Why MLB players are changing their Twitter avatars en masse as lockout begins

Why MLB players are changing their Twitter avatars en masse as lockout begins

With MLB and the MLBPA currently locked in a cold war, the league took some seemingly drastic steps to try and Thanos snap away any memory of players: At the stroke of midnight on Dec. 2, the league decided to wipe MLB.com of any reference of current players, stories and more.

There’s actually a reason for it, dumb or not: Because of the lockout, MLB can’t use the players’ images for benefit. It’s seemingly a legal thing, in short.

“Until a new agreement is reached, there will be limitations on the type of content we display,” MLB said in a statement on its site. “As a result, you will see a lot more content that focuses on the game’s rich history. Once a new agreement is reached, the up-to-the minute news and analysis you have come to expect will continue as usual.”

MORE: What you need to know about the MLB lockout

Well, challenge accepted: In response to MLB trying to wipe the existence of the players — legal ramifications or not — the players decided to take the fight right back to MLB with a hilarious counter-punch: Some players changed their Twitter avatars to the same nameless, faceless placeholder images on the MLB website on Thursday.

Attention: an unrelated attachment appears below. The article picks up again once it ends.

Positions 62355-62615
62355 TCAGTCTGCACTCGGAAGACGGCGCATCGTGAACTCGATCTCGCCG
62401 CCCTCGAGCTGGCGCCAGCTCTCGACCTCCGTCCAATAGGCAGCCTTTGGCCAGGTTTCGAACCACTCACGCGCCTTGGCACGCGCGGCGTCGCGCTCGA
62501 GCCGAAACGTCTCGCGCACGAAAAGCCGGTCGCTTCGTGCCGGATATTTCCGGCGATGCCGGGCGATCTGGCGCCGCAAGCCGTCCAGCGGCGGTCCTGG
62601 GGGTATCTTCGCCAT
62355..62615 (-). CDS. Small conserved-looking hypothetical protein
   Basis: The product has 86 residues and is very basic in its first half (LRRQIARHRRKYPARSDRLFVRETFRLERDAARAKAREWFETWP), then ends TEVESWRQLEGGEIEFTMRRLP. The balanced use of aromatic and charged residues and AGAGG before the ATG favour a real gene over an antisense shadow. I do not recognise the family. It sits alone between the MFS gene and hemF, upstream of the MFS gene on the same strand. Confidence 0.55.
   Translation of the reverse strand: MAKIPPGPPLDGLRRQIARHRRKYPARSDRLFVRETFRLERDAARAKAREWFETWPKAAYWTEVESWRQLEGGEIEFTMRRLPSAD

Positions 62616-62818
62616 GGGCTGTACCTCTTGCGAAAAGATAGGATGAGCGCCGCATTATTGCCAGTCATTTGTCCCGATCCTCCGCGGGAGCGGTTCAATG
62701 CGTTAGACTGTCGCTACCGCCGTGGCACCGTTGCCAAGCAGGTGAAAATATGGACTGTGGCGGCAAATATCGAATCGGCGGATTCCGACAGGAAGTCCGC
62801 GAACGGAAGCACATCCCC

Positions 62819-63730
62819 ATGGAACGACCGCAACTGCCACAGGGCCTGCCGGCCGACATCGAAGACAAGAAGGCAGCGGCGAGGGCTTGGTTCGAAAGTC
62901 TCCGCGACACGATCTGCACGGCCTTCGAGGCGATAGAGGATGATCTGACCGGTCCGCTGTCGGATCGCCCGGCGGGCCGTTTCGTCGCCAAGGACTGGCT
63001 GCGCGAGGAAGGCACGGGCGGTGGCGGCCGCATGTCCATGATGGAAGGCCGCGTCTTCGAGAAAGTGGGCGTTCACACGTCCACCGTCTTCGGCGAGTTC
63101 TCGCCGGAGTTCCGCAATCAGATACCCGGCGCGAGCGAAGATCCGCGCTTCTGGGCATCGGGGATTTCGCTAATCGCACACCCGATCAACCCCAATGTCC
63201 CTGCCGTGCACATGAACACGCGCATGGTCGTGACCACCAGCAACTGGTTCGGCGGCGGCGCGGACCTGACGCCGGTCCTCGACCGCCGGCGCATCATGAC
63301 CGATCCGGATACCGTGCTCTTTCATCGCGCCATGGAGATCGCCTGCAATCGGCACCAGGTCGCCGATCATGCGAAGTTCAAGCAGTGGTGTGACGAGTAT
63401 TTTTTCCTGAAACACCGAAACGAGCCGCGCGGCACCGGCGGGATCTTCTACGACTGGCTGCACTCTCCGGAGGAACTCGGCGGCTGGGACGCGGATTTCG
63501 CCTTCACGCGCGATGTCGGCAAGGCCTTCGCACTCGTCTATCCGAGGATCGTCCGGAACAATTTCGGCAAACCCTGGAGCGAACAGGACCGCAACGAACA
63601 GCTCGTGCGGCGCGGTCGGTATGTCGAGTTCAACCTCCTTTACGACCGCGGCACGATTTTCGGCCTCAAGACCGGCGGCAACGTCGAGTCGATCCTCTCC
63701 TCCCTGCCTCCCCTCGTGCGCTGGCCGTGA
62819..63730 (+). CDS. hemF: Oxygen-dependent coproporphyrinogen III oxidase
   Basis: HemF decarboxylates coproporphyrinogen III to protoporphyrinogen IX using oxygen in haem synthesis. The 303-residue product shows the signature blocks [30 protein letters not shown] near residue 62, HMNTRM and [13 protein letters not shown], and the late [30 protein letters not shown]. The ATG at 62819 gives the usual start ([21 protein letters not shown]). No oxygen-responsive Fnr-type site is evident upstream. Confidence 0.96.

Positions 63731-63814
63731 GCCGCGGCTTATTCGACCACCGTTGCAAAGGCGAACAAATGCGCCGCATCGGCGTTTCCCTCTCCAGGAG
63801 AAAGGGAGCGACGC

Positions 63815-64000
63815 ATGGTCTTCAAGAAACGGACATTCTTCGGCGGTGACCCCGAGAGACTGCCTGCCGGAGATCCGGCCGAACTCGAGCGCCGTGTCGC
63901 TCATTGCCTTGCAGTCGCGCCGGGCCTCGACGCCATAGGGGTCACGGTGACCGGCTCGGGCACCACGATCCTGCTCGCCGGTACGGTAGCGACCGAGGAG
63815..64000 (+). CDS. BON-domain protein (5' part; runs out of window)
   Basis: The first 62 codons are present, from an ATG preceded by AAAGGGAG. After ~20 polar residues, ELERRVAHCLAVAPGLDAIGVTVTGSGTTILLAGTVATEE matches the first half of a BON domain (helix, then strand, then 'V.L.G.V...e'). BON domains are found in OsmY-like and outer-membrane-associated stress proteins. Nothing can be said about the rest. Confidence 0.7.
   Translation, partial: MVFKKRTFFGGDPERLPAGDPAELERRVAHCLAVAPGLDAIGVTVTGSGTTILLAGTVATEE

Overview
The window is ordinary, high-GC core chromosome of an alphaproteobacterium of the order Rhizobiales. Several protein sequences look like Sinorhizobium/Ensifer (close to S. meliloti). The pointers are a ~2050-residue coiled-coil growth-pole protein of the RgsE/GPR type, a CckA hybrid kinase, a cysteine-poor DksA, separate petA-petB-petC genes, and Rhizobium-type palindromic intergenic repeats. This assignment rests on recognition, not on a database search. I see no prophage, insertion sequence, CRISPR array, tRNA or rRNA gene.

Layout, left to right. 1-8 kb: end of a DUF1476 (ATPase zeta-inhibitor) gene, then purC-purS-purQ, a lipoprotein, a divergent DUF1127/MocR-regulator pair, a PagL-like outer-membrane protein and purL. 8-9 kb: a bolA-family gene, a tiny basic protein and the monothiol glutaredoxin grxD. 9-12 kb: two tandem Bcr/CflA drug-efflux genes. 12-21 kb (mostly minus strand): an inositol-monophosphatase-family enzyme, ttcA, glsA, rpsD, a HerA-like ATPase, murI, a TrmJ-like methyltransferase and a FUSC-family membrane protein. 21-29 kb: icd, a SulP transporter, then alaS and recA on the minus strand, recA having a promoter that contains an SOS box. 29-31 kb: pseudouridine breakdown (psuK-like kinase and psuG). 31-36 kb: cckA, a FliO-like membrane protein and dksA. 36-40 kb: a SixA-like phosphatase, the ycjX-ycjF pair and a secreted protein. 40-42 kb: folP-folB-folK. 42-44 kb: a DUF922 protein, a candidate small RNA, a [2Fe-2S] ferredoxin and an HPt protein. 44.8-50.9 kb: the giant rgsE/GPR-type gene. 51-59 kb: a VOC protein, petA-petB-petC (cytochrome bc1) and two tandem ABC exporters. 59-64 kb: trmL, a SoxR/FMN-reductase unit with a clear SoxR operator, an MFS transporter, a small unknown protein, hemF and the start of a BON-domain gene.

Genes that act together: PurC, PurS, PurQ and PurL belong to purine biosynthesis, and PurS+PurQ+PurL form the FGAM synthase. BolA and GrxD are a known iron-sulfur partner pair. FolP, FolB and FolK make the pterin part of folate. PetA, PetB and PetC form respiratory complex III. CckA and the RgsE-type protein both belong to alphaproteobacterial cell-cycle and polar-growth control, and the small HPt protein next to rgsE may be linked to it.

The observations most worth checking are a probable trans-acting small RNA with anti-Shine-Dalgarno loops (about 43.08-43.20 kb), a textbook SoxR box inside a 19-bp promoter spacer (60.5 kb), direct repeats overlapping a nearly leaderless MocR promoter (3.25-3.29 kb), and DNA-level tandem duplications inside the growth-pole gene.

The players and the league are reportedly very, very far apart on any sort of deal, meaning the ill will is going to cut through winter, potentially right up to Opening Day. 

Public displays of aggression during sports labor disputes are oftentimes the equivalent of a slap-fight between two drunk, blindfolded hobos. That stuff’s usually entertaining, so count us all in for a winter of this nonsense. 





Original source here

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About the Author

Anthony Barnett
Anthony is the author of the Science & Technology section of ANH.